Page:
· Make sure you or your loved one is registered with an appropriate GP and under the Local Authority before discharge. Your Local Authority has a duty to carry out a Social Care Needs Assessment if you have a physical or mental health condition that prevents you from carrying out certain tasks and it has a significant impact on your wellbeing; you can find out more here.

· Ask what the discharge criteria is: what is the hospital’s plan in terms of supporting you or your loved one to be discharged? Keep asking and get it in writing.

· Know that referrals to community services and care can be made by the hospital psychiatrist before discharge. If the hospital say they won’t, get a reason in writing and send it to your commissioner, care coordinator, etc. 

11

Need to make a complaint?

All inpatient units have a local complaints procedure that you can request to see and follow when making a formal complaint. Usually, external complaints are only considered once a complaint has been made to the organisation/hospital first.

In FDNH member’s experience, complaints made to the hospital themselves are either not acknowledged, dealt with in the relevant timeframe, or patients and families are met with an inadequate outcome/resolution.

Our advice? Make a complaint to the hospital and, once you’ve had a response, take it to the next level.

· Contact the General Medical Council to make a complaint or raise concerns about an individual psychiatrist or doctor. You can also use their search tool to check the registration status of a doctor or psychiatrist (registration is a requirement in order to practice as a doctor in the UK).

· Use the Professional Standards Authority to search regulated and accredited health and care practitioners (who are not medical doctors, i.e; therapist, psychologist, social worker). The search tool will direct you to each ‘register’ (like the BACP) and you can then make complaint about an individual. You can also share your experiences of care to protect the future public.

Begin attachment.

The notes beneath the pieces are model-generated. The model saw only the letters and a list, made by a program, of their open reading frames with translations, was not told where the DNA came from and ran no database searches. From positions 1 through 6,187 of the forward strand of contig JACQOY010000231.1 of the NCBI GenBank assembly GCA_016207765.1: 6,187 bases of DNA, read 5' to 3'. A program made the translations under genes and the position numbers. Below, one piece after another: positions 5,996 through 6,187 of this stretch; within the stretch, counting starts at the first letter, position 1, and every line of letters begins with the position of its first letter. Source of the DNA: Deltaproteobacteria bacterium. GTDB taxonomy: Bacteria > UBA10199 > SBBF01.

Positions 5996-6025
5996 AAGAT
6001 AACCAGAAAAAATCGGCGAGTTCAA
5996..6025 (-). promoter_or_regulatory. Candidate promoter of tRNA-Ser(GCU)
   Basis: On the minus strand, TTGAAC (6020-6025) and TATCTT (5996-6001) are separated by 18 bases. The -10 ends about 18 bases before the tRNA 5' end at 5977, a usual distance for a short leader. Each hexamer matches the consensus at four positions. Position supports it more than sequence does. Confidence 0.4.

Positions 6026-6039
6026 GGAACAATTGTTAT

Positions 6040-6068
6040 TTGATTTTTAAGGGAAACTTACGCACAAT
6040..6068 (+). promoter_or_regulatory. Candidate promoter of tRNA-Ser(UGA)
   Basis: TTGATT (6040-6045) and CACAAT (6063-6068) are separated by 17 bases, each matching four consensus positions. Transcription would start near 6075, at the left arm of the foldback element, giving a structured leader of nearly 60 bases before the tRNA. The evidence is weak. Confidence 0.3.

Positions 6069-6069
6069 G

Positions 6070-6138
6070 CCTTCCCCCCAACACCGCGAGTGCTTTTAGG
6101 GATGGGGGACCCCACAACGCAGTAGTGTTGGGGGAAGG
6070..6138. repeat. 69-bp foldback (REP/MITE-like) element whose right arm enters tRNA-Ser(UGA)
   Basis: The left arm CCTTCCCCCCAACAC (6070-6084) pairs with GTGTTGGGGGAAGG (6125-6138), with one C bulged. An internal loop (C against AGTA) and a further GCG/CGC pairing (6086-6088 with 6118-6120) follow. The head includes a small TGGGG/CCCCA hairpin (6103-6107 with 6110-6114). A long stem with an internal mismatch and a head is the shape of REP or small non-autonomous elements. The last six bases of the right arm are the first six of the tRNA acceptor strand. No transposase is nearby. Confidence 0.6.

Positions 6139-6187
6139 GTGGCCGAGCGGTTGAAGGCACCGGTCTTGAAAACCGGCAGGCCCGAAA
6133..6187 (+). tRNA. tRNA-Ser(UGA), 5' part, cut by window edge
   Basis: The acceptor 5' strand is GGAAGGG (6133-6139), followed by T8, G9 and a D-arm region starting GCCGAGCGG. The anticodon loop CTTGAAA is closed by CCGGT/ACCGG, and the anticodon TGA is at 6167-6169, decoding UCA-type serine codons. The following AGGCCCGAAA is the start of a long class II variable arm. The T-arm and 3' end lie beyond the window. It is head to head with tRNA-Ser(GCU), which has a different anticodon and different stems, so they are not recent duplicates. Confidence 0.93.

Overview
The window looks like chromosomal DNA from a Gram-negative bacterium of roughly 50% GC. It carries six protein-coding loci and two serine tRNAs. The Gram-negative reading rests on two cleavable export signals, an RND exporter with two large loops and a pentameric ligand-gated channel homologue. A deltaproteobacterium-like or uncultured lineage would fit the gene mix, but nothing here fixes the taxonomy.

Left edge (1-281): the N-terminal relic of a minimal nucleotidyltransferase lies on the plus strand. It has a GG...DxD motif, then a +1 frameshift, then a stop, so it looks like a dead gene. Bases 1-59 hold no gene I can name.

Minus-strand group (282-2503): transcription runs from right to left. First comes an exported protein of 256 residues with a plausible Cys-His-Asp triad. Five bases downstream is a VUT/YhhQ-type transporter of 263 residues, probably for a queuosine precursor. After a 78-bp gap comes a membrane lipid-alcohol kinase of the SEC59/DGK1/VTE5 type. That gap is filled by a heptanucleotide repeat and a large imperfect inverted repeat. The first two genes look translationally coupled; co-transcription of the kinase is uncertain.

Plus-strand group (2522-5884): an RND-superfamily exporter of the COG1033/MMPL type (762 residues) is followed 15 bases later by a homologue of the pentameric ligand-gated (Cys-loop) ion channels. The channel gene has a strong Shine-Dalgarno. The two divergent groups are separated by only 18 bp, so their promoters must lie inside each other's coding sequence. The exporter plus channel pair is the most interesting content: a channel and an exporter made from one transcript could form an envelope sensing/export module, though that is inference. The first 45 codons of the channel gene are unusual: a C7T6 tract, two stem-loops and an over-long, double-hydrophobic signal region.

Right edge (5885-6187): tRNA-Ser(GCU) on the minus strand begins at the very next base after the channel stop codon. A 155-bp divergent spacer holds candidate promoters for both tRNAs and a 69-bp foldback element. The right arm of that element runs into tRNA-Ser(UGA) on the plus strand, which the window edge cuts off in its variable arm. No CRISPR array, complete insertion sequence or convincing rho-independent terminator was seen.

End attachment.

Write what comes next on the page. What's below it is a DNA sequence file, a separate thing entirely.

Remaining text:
· The Parliamentary Health Service Ombudsman make final decisions on unresolved complaints about NHS Engalnd and other UK government departments, including private hospitals if funded by the NHS.

· Integrated care boards are responsible for the commissioning of mental health provision and hospitals like Huntercombe/ACG. This article explains what ICBs are, their role, what they do, and their takeover from Clinical Comissioning Groups (CCGs). You can find your local ICS (and make complaints to them) here.

12

Keep breathing

At First Do No Harm, we know how confusing and isolating it is to have to fight for support, either for yourself or you loved one. We also know that one of the hardest things is having no-one who understands what it's like dealing with systems that are supposed to provide, at their most basic, care and compassion.

You're not alone. Family, friend or patient, if you would like to join the FDNH FaceBook Group to get advice and feel heard by a peer-led community, please get in touch.